Putin’s Historical Error and Its Consequences – Jerzy J. Wiatr on the war in Ukraine

Prince Charles Talleyrand once said: „it is worse that crime, it is a mistake”.

News from Ukraine point to the serious war crimes committed by Russia in the aggressive attack on her neighbor. After two weeks of fighting, it has become evident that the president of the Russian Federation made three critical errors. He underestimated the strength of the Ukrainian patriotism and the ability of the Ukrainian people to defend their independence. He also underestimated the willingness and the ability of the democratic nations to give Ukraine a meaningful assistance. He overestimated the ability of the Russian armed forces to launch a short and successful campaign.

Ukraine fights and the end of the war remains unpredictable. What seems evident, at least to me, is the gigantic fiasco of Putin’s strategy. Even the destruction of Ukraine and the occupation of her territory – not very likely, as a matter of fact – would not change the fact, that Russia committed the most serious error in post-Soviet history. There is no way in which Russia could transform Ukraine in her satellite. Even the occupation of Ukraine would not mean Russia’s victory. Karl von Clausewitz taught us that winning the war means the imposition of one’s will on the adversary. This Russia is unable to achieve.

The crucial question is, how the war will end and how will it affect the future of Russia. In Russia’s best interest is losing this war, as it was in the best interest of the German people that Adolf Hitler had lost in 1945. Only by losing the aggressive war will Russia be able to free herself from the regime, whose policy is detrimental to the best interest of the Russian people and which makes Russia an international outcast.

In the present climate of nationalistic amok, the majority of the Russian people supports the war. Protests of the courageous minority will not force the regime to change its policy. Only the political and military elite can force such change. Will they commit the mistake of the German military commanders who remained loyal to their Fuhrer to the bitter end?

In my book on Polish-German reconciliation (Polish-German Relations: The Miracle of Reconciliation, Verlag Barbara Budrich 2014) I stressed the fact, that the reconciliation between our two nations became possible due to the fundamental change which took place in Germany after her defeat in the second world war. In the deepest sense, Germany’s defeat of 1945 turned into a victory since it allowed Germany to regain her place among democratic nations and to build friendly relations with former adversaries and former victims. Losing the war in Ukraine is in the best interest of Russia, since only such defeat could lead to the collapse of the authoritarian regime and allow Russia to join democratic Europe. Is it too much to hope for?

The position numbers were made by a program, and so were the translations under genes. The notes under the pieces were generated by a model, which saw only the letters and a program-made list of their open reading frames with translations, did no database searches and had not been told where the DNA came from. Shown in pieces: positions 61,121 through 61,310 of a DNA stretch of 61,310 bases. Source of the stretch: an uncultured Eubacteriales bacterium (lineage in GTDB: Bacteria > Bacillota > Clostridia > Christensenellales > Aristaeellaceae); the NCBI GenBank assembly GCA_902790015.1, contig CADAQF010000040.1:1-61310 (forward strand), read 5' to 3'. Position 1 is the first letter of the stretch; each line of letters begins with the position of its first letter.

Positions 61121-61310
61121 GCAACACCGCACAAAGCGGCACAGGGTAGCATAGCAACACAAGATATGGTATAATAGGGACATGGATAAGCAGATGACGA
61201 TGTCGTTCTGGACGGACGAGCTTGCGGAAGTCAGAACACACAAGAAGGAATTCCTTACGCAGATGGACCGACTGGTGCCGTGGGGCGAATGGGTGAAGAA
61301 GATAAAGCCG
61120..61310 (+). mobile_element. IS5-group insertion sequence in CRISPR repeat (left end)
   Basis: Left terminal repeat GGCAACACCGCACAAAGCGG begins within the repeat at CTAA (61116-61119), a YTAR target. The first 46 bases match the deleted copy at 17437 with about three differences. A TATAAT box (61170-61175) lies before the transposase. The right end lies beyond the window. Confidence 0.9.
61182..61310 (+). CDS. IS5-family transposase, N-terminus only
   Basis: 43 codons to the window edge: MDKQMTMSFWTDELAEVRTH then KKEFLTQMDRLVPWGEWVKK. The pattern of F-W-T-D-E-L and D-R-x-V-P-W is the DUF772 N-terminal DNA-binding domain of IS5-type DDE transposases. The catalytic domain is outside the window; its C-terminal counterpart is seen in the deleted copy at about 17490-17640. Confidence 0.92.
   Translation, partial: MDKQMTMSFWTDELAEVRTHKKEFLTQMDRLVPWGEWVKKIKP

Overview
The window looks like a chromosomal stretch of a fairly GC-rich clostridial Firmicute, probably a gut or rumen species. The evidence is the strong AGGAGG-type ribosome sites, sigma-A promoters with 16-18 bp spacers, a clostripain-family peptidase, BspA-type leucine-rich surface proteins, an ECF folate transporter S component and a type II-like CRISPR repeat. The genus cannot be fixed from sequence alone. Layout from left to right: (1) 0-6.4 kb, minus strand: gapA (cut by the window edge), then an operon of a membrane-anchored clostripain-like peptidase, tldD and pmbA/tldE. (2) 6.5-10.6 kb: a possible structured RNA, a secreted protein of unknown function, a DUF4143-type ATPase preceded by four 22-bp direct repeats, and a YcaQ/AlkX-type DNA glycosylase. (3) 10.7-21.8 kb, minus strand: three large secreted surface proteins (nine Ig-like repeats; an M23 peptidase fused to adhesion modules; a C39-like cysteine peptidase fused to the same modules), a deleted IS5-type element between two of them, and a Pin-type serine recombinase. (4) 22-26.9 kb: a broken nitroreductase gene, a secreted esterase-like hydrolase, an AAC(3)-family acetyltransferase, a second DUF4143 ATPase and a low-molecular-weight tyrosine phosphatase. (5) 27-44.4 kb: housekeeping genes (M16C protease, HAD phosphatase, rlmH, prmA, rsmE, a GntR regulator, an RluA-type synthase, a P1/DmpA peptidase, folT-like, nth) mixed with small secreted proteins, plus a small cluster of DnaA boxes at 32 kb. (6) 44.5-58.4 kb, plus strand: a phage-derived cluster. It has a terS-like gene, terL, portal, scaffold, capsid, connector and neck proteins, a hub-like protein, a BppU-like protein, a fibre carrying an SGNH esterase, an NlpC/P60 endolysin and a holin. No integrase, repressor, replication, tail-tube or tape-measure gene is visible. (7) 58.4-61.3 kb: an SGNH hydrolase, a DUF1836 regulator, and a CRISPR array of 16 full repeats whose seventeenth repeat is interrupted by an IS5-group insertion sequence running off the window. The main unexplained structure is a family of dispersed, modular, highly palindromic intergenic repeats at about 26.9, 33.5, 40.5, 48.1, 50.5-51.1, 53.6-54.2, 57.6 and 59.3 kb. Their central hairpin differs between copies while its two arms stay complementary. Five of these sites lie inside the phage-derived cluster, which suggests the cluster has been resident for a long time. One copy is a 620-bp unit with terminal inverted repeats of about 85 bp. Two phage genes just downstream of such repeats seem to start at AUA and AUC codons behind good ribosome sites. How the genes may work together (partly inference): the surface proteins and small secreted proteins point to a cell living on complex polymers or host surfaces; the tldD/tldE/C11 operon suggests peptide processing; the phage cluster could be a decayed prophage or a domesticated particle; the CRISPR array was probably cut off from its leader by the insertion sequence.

About Jerzy J. Wiatr

Jerzy Joseph Wiatr, born in 1931 in Warsaw, is Professor Emeritus of the University of Warsaw and Honorary Rector of the European School of Law and Administration (Warsaw-Brussels). He served as President of the Polish Association of Political Sciences, Vice-President of the International Political Science Association and President of the Central European Political Science Association. He received honorary titles from Russian, Slovenian and Ukrainian universities. He was a member of Polish Parliament 1991-2001 and Poland’s minister of education 1996-1997.

Read the latest interview with Jerzy J. Wiatr here



About the blog series

We want to make different perspectives on the Ukrainian war heard – we want to broaden debates, not narrow them. In the coming weeks, here and on our German blog, our authors from around the world will publish articles on the situation in Ukraine, in Europe, and globally. They will comment on current events, share opinions, short analyses, evaluations and their current thoughts – both scientific and personal.

Part 1 – Barbara Budrich – Möge nun Frieden ausbrechen (German)

Part 2 – John E. Trent – Ostracize Russia, Respect Russians

Part 4 –  Den Krieg in der Ukraine im Politikunterricht vermitteln (German)